CHENNAI: Joy knows no bounds for 22-year-old Kanmani as she donned the black gown and lined up in a serpentine queue outside the venue to enrol as an advocate with the Bar Council of Tamil Nadu and Puducherry. In a sea of people in black robes eagerly waiting for their turn, only her gender separated her from the rest. As her turn came, formally registering as an advocate, she felt her mission was half-complete.
Her journey does not end with the enrolment. “I have been preparing for judicial service examinations. I am going for coaching at a private centre and want to become a judicial officer and serve society,” she added.
Her rise was not been easy as she had to face discrimination everywhere, even within her family. Born in a family of four sisters and brothers, she was discriminated against by her siblings owing to her gender. As a result, she has been living away from them in Chennai.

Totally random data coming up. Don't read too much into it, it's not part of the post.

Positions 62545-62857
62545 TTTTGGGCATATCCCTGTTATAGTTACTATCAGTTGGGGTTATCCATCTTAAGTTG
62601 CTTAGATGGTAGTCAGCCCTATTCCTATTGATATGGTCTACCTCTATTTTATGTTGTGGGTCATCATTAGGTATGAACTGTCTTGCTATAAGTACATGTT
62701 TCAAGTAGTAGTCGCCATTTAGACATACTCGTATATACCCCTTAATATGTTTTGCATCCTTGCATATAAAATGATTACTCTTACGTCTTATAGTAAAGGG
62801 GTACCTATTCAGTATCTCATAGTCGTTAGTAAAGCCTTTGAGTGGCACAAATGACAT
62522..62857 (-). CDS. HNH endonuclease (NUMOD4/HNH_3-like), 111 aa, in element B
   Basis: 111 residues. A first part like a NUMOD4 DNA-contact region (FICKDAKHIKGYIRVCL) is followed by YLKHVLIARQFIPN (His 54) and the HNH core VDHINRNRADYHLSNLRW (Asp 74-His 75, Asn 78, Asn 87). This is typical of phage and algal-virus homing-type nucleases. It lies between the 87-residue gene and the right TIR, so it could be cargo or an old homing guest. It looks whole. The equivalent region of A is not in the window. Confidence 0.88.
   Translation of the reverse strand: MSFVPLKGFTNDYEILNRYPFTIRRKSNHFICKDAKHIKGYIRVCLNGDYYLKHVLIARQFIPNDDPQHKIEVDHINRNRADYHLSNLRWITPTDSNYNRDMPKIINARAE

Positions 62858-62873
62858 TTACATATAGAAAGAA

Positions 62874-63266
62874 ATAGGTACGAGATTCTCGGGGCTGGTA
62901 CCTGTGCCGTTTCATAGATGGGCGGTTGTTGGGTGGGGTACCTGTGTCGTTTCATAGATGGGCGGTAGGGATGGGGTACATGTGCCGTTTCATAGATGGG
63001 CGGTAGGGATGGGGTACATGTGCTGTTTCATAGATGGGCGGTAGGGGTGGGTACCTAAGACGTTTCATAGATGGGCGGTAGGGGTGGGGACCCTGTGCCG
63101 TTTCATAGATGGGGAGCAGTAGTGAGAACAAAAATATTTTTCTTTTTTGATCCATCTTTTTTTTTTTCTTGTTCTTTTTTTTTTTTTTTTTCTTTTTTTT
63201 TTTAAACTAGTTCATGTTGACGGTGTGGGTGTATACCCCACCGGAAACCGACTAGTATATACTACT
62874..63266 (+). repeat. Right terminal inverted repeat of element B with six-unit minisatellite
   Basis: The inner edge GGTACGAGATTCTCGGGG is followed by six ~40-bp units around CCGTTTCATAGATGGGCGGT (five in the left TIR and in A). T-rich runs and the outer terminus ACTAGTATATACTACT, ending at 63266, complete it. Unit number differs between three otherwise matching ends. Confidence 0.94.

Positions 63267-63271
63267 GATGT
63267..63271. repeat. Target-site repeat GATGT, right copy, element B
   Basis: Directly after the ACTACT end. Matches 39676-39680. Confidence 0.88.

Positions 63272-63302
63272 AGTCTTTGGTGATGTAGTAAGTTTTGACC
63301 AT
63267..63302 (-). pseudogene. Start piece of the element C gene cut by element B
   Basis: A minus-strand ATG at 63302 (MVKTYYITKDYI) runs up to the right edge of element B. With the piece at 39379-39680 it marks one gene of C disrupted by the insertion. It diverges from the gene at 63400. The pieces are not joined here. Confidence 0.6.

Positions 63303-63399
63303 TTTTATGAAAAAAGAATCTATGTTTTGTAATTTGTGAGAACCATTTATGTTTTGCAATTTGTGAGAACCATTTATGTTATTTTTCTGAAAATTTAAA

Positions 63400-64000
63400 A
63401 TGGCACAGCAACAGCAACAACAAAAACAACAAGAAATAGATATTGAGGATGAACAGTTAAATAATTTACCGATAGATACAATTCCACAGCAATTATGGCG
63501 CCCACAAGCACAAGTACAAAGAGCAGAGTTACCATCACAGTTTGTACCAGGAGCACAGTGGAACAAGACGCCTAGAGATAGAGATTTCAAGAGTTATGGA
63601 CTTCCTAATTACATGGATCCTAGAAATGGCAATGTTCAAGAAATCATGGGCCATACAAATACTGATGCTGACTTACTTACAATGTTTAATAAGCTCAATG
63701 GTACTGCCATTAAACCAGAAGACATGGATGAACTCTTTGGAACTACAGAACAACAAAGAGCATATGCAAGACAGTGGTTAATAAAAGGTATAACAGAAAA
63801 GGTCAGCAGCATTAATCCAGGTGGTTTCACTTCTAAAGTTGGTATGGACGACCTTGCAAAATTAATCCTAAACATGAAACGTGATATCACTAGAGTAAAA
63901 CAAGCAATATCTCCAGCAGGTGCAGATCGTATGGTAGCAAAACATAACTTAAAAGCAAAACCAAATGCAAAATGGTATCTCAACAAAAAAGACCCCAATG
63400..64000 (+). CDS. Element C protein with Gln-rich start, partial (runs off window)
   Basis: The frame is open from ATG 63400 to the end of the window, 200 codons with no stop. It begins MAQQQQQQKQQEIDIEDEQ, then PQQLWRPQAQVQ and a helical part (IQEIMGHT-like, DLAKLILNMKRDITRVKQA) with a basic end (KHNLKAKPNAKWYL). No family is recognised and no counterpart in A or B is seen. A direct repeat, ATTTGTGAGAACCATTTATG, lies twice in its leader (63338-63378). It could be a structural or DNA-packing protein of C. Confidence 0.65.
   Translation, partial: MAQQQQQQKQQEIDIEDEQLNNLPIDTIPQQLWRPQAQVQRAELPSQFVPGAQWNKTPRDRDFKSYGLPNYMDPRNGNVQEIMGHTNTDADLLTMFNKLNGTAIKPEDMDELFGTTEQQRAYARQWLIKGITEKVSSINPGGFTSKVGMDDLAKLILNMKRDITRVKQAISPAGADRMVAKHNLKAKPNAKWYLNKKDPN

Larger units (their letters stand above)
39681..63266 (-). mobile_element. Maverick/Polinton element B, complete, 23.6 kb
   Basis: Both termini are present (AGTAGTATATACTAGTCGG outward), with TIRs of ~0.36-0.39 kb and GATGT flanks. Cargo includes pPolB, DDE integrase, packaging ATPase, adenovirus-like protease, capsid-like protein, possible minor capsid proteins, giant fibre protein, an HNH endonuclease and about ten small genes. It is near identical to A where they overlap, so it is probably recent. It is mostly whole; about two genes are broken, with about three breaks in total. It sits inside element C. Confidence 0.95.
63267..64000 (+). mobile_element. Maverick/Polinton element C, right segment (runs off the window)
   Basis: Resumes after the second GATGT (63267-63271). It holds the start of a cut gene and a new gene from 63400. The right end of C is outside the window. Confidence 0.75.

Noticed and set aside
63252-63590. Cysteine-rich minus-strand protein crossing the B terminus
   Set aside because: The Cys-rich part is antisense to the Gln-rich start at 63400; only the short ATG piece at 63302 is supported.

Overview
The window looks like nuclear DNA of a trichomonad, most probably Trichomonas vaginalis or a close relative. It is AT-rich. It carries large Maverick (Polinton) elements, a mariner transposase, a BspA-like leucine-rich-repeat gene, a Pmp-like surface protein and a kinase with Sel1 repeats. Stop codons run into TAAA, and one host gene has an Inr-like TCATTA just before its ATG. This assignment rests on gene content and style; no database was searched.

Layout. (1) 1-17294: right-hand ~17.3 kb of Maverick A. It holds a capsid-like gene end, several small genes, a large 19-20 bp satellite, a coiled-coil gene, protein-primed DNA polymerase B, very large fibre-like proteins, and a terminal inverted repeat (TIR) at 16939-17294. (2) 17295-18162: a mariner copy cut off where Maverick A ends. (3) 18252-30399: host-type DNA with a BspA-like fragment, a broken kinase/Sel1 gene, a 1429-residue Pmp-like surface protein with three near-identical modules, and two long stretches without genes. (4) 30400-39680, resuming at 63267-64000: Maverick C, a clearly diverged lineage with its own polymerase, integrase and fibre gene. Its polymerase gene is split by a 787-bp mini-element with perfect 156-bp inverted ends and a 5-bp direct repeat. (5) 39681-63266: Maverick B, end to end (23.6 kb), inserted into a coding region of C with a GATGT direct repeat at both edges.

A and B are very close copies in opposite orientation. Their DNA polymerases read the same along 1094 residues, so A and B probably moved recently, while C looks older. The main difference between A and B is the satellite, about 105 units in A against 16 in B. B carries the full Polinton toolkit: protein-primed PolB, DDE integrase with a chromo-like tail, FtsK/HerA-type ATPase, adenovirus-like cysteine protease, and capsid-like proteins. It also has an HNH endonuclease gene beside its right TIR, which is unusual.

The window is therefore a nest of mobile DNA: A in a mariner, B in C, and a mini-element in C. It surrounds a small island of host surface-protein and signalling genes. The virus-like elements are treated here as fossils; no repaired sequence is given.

“They speak to me and give me some help, but they are not ready to accept me into the family due to my sexual orientation,” Kanmani said. But that has not bogged her down. “I motivate myself to keep focussed on achieving my dreams.”
Her decision to don the black rob was taken after her family could not hire a lawyer to fight a land dispute. “When I was a child, my family had to fight off a land dispute. My parents could not afford to hire a lawyer,” she recalls. “Since then, my mother was motivating me to become a lawyer,” she adds.
She told she was treated with respect by fellow students and faculty, particularly the principal of Dr Ambedkar Govt Law College, Pudupakkam. She said that she is the third transgender advocate to register with BCTN. The bar council had waived her enrolment fee as a gesture of support.